After restoring account names to default, you can now go and unlink or delete that policy. In case you want to keep that policy but make it ineffective, you can follow these steps:
- Open the Group Policy Management Console, right-click the Group Policy object that you want, and then click Edit.
- Expand Computer Configuration, expand
Windows Settings, expand Security Settings, expand Local Policies, and then click Security Options.
- In the right pane, double-click Accounts: Rename administrator account. Click to clear the Define this policy setting check box, and then click OK.
- Similarly double-click Accounts: Rename guest account. Click to clear the Define this policy setting check box, and then click OK.
- Click OK, and then quit the Group Policy Object Editor snap-in.
3. How to Change Administrator’s Password Using GPO?
There are no simple, easy to implement and fully secure methods for changing Administrator’s password in Active Directory by default. However there are several third party software that provide this facility but most of them are paid. Any method that claims to be more secure for changing Administrator password requires Schema Modifications which is not recommended for AD beginners. However if you have small AD with users with little or no understanding of IT, then you can use following Script method to change Local Administrator password. However, this method is very vulnerable and the script that is used for changing password, stores password in text format and is kept in SYSVOL folder which is shared and accessible to everyone over the domain. To continue with this method, follow these steps:
Open Group Policy Management console and select Group Policy Objects. Right-click on it and select New to create a new Group Policy Object. You can name this GPO as ‘ChangeLocalAdminPassword‘.
Right-click on newly created policy object and select Edit
Now in Group Policy Editor snap-in go to following path:
Computer Configuration > Policies > Windows Settings > Scripts (Startup/Shutdown)
On the right pane, you will to options to run scripts on Startup and Shutdown.
Double-click on Startup to add script to Windows Startup.
In Startup properties, click on Add.. button.
New Add a Script snippet will open, click on Browse button next to Script Name:
Remember we still don’t have any scripts created for changing Administrator password. After you click on Browse button, it will open Browse window in default policy scripts folder. We can simply create a batch script here and we will add that script to Startup. Right-click on blank space in Browse window and select New > Text Document.
Name this new text document as ‘ChangeAdminPassword.txt‘
Right-click and select Edit to edit this text document. DON’T DOUBLE-CLICK ON IT AS IT WILL BE SELECTED AS STARTUP SCRIPT WITHOUT ANYTHING IN IT
In the text document type following lines to change Administrator password.
@echo off net user Super_user [email protected]!23$ exit
These are simple commands used for changing passwords of local users on a computer. ‘net user‘ is command for managing user accounts, ‘Super_user‘ is Administrator username as we have changed it and ‘[email protected]!23$‘ is new password for administrator account.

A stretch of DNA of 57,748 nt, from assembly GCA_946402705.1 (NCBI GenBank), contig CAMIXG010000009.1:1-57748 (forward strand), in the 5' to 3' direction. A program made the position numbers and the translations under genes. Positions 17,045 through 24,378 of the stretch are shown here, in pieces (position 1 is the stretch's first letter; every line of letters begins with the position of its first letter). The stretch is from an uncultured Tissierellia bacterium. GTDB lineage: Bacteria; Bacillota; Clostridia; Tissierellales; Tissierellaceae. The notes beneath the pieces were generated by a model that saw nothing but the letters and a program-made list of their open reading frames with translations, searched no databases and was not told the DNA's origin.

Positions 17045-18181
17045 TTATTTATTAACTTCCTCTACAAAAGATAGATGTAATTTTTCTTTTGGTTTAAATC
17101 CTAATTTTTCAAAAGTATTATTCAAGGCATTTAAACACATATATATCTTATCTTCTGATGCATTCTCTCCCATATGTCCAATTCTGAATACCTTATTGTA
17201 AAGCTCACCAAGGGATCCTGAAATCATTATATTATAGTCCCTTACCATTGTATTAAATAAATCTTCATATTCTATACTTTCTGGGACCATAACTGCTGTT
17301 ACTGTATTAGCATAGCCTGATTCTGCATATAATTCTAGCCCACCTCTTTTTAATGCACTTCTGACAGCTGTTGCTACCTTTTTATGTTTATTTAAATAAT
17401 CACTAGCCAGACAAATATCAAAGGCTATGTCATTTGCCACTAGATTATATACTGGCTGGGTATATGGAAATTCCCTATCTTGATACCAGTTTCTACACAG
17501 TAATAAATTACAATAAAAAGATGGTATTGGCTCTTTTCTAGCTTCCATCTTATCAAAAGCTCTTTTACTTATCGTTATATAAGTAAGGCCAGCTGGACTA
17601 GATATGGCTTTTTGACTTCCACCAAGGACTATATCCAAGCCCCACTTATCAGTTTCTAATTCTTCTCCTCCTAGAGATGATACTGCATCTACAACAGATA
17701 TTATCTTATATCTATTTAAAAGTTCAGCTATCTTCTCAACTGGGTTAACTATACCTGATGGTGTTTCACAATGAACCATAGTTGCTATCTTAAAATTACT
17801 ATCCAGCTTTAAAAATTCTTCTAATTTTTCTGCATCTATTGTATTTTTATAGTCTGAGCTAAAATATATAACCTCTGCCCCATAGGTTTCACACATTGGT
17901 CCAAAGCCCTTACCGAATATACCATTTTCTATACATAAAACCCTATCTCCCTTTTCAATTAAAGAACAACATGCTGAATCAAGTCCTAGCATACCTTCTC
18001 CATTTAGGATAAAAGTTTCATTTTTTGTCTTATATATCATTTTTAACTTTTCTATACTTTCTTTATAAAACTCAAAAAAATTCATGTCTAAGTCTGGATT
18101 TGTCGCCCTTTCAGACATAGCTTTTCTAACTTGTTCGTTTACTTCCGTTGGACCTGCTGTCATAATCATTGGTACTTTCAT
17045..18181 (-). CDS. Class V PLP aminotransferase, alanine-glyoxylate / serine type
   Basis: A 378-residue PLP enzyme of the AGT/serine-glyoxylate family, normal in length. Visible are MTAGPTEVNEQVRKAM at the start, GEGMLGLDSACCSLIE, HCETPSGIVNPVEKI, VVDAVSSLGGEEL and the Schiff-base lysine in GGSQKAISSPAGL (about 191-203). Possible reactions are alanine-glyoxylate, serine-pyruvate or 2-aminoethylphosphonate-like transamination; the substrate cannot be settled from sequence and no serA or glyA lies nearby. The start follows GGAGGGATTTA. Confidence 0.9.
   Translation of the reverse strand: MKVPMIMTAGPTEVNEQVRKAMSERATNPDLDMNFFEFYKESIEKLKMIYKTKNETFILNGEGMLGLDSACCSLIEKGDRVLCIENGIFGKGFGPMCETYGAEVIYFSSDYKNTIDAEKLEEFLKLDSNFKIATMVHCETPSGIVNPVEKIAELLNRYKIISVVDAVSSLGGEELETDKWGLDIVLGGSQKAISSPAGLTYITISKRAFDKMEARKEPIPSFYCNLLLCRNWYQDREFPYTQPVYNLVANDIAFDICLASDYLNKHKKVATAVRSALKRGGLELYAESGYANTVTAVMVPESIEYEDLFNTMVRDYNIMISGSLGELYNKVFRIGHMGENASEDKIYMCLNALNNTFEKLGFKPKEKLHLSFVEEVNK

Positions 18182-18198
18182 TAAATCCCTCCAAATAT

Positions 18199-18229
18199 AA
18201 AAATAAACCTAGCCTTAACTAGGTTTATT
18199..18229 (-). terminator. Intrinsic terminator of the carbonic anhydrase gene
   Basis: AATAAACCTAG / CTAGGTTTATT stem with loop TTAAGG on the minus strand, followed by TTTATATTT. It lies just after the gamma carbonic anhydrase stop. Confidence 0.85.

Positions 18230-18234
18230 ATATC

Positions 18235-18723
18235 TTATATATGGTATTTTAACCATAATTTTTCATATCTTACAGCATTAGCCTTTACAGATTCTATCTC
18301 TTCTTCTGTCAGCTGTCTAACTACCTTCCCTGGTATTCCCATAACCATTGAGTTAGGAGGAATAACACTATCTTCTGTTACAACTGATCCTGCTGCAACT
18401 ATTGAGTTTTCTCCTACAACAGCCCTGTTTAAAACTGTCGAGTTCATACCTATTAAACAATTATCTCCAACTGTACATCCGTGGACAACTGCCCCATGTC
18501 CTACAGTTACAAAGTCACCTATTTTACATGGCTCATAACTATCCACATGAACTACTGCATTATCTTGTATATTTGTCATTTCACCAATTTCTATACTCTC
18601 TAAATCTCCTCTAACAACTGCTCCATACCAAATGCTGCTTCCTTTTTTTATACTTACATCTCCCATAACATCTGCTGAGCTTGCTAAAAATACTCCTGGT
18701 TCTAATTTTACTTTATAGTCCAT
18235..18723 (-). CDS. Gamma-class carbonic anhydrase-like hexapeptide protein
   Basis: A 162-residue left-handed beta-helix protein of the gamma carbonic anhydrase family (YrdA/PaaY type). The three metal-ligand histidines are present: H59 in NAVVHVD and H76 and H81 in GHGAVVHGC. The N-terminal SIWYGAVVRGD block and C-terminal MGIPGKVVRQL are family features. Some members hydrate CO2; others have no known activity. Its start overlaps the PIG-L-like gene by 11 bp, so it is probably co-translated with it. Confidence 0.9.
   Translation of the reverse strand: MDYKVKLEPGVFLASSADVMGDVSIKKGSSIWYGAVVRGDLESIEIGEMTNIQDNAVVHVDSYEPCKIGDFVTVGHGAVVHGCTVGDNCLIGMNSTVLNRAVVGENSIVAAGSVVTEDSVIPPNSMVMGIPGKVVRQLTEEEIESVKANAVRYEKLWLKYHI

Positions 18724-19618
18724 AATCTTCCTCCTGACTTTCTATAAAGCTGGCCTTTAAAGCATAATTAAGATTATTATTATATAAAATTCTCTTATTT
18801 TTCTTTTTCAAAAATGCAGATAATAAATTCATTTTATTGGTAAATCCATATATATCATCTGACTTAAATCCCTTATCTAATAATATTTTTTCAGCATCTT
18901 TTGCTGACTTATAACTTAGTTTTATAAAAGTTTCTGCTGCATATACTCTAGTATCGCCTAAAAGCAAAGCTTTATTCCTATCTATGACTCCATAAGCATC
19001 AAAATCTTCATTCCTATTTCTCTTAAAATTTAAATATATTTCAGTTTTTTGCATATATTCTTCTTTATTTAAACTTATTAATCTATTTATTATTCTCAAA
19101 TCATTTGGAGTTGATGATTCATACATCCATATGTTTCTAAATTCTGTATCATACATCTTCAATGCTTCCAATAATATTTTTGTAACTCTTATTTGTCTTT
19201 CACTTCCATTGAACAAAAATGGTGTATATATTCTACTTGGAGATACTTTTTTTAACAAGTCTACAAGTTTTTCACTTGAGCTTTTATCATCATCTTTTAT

Save this document by pressing Ctrl + S. Also change the name of script from ‘ChangeAdminPassword.txt‘ to ‘ChangeAdminPassword.bat‘. This will make it an executable batch script.
When you change file extension from .txt to .bat, it will give you a warning click on Yes continue.
Now our script is ready. Select this newly created script from Browse window and click Open.
The script name will show up in Add a Script snippet. Click OK to close it.
Now you can see that newly selected script is showing in Startup Properties. Click Apply and OK to continue.
Now our Group Policy Object for changing Administrator password is ready for deployment. Right-click on OU that contains the computers and select Link an Existing GPO…
Select ‘ChangeLocalAdminPassword‘ GPO and click on OK.
GPO for changing Local Administrator password has been linked successfully to selected OU. Now it’s time for testing it.
Go to Client computer and run gpupdate command in command prompt or simply press Windows + R keys and type gpupdate and press Enter. Group policy will be updated on that client.
After updating Group Policy on client computer, it’s time to check if password has been changed or not. As defined in the GPO, the script to change password is a Startup script and runs only when Windows boots up. So, to get this policy executed, we need to reboot client machine. Restart client computer using power button on Start menu.
After successful reboot, you will see login screen asking for username and password. Enter the name of Administrator account which you have changed using previous Group Policy. In this tutorial, we have changed the name of Administrator to ‘Super_user‘, so, we have used “.\Super_user” as username and the password defined in the script to login. (The . [dot] before “\” in the username indicates that we are logging into local account on that client computer). If your script has executed successfully, you will be able to login to Administrator account using new password.
Renaming Administrator and Guest accounts on computers in domain is a good idea to minimize security risks by misuse of these default accounts. However script method for changing Administrator password is not very much recommended. But something is better than nothing. And the location at which startup script is kept is shared but the path is very complex and not so easy to find for normal users. Hope you find this helpful. Enjoy, have fun!